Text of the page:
WASHINGTON, April 21 (Reuters) - Japan remains fully committed to building a linchpin multibillion-dollar missile interceptor with the United States, the head of the U.S. Missile Defense Agency told Congress, even as U.S.-Japanese ties adjust to a new era.
Army Lieutenant General Patrick O’Reilly said he had held several high-levels program reviews with government officials since the Democratic Party of Japan’s victory in the Aug. 30, 2009, elections for the legislature’s lower house.
“They have indicated that they are in full support and their commitments are solid,” he told the Senate Appropriations Defense subcommittee, referring to the Standard Missile-3 upgrade program in its fifth year of development.
Published reports from Japan have said the coalition government of Prime Minister Yukio Hatoyama that took power in September plans to reduce missile-defense spending.
Japan already has spent just over $1 billion to help build a more capable SM-3 version, said Richard Lehner, a U.S. Missile Defense Agency spokesman. It is being co-developed with Waltham, Massachusetts-based Raytheon Co (RTN.N), the world’s biggest missile maker.
The new version, dubbed SM-3 Block IIA, is key to U.S. plans to be able to defend all of NATO’s European territory from a perceived Iranian ballistic missile threat as soon as about 2018.
It is designed to improve the antimissile’s velocity, range and ability to discriminate among a ballistic missile target and any decoys, and would be deployed on land as well as at sea. A follow-on version, called Block IIB, with yet higher velocity, is intended to help protect the U.S. East Coast from potential long-range Iranian missiles by about 2020.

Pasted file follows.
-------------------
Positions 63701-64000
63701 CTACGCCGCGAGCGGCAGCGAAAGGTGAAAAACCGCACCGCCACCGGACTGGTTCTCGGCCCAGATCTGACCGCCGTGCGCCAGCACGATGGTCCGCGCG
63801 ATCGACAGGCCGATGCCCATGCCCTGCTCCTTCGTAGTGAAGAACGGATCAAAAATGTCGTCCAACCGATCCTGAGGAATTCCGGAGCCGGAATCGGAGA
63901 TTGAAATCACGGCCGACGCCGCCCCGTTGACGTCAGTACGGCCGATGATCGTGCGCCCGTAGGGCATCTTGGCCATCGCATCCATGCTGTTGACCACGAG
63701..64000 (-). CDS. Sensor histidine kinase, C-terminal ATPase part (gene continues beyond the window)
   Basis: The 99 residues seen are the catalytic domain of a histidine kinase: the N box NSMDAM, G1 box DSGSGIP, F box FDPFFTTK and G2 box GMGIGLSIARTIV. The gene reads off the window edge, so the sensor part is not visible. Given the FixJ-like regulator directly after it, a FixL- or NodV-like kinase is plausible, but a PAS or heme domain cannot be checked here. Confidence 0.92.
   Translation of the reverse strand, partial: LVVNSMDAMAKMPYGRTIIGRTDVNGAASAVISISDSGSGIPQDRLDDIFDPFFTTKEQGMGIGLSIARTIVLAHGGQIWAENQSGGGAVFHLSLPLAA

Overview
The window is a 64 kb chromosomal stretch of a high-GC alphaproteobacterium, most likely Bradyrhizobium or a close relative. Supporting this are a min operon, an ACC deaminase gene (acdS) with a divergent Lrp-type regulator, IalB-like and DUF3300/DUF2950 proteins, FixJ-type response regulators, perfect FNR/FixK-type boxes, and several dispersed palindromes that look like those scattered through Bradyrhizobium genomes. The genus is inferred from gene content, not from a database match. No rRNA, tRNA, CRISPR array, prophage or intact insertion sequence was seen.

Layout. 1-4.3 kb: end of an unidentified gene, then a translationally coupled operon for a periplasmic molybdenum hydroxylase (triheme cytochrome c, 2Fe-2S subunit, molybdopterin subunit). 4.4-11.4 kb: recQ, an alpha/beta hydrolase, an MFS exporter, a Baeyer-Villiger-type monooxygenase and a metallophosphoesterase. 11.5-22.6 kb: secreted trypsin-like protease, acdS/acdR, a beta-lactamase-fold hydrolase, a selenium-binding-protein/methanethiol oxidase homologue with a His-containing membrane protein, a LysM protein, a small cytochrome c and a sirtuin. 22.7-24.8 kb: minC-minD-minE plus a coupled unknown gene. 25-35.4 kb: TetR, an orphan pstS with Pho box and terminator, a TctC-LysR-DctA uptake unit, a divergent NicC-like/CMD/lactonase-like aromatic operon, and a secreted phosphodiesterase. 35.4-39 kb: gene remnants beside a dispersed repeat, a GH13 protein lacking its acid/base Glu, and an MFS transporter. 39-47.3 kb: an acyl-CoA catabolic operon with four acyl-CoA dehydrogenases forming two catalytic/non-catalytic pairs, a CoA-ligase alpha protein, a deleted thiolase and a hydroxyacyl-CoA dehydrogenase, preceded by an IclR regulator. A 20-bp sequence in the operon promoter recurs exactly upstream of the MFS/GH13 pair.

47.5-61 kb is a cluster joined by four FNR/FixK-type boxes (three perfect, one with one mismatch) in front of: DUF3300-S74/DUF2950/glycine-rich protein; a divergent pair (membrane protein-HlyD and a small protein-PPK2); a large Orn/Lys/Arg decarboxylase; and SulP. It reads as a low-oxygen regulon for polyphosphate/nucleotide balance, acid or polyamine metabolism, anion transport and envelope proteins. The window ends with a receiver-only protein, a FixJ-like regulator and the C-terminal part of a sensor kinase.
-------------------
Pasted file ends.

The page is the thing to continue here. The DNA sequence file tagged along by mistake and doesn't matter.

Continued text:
O’Reilly said the United States and the Hatoyama government had identified all steps necessary to successfully integrate the upgraded Block IIA SM-3 interceptor.
Its first flight test should be in 2014 and the first intercept test in 2015, he said.
“Within the next year, we will begin our discussions on production arrangements between the United States and Japan,” he said.
Since the Democratic Party of Japan’s victory, bilateral tensions have arisen over the desire of some Hatoyama government members to change a 2006 U.S.-Japan deal to relocate a controversial U.S. Marine air station to a less densely populated spot on Okinawa.
Japan has acquired from the United States a layered shield against ballistic missiles that could be fired by North Korea and tipped with chemical, biological or nuclear warheads.
The SM-3 co-development program represents “not only an area of significant technical cooperation but also the basis for enhanced operational cooperation to strengthen regional security,” Bradley Roberts, a deputy assistant secretary of defense, told a House of Representatives Armed Services subcommittee on April 15. (Reporting by Jim Wolf, editing by Gerald E. McCormick)